It’s not baseball season yet, not even time for spring training, but on TV the other day they were interviewing a new Oakland A’s player, Hiroyuki Nakajima. He’s Japanese, and was speaking through an interpreter.
“How can he play in the majors and not speak English?” I asked Larry.
“Baseball is a game of signs, not words,” he replied, and proceeded to illustrate this with a story from his trip years ago to play baseball in Nicaragua with a group of volunteers called “Beisbol por la Paz.” This loosely organized group of amateurs toured Nicaragua, playing games against local teams and distributing bats, balls, gloves and other equipment to children in the towns where they played. For the last game, the American team didn’t have a pitcher, and the Nicaraguan team leant them their best pitcher so the game could proceed. At one point, there was a runner who had just landed on second base, and the shortstop ran to the base to cover. He had the ball in his glove. The pitcher looked back, and the short stop slanted his eyes down to the base. The pitcher nodded, the shortstop pretended to the toss the ball to the pitcher, the pitcher pretended to catch it. The runner stepped off the base, and the the shortstop tagged him out. This complex sequence, “the hidden ball play,” was carried out by two men whose only common language was the signage of baseball–plus the laughter after the play succeeded.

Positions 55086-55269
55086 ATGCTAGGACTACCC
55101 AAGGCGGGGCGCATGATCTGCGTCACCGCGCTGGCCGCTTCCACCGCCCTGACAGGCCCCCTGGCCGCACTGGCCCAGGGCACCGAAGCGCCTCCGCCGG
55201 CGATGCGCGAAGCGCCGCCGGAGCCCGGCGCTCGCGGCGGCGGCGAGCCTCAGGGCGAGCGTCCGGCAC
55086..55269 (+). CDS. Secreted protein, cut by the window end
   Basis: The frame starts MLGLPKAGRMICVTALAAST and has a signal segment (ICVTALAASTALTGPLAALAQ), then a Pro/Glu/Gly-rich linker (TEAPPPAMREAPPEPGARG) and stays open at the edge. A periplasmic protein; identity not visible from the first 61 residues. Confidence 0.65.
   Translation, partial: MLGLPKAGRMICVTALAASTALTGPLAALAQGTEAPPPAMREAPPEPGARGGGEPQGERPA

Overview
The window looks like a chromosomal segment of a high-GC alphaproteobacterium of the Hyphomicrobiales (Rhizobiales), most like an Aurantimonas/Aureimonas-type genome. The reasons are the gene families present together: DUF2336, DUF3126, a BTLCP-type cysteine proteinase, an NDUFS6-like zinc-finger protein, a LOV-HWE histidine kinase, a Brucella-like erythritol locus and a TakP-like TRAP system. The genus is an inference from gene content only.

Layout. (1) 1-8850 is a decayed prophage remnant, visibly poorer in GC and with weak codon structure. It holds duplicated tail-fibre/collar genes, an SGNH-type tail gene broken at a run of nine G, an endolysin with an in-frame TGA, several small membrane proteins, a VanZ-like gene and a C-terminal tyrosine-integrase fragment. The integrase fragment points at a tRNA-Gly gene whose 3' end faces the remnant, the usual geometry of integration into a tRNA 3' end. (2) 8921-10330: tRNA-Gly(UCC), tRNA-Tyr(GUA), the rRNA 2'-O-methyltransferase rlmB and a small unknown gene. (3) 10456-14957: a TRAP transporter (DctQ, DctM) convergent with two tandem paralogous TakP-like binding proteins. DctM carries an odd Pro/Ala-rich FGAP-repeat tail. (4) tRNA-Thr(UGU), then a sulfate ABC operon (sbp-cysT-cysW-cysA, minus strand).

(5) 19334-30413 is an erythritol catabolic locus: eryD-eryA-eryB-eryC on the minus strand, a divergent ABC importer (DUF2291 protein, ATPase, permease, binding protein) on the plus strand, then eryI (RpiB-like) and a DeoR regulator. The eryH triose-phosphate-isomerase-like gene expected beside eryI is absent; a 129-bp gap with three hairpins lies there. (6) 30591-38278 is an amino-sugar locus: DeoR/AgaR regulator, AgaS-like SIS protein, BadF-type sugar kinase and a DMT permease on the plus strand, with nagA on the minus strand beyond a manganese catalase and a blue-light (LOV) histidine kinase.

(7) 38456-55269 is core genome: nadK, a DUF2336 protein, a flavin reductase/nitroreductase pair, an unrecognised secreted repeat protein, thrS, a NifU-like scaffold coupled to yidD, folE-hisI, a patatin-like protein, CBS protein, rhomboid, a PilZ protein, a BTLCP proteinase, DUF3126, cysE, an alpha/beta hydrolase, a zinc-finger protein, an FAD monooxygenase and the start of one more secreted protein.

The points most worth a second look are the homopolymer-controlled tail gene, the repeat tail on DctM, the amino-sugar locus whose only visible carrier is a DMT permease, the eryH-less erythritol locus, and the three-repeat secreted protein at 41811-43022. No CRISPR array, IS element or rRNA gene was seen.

And here’s a short baseball poem by Tom Clark:
Baseball and Classicism
Every day I peruse the box scores for hours
Sometimes I wonder why I do it
Since I am not going to take a test on it
And no one is going to give me money
The pleasure’s something like that of codes
Of deciphering an ancient alphabet say
So as brightly to picturize Eurydice
In the Elysian Fields on her perfect day
The day she went 5 for 5 against Vic Raschi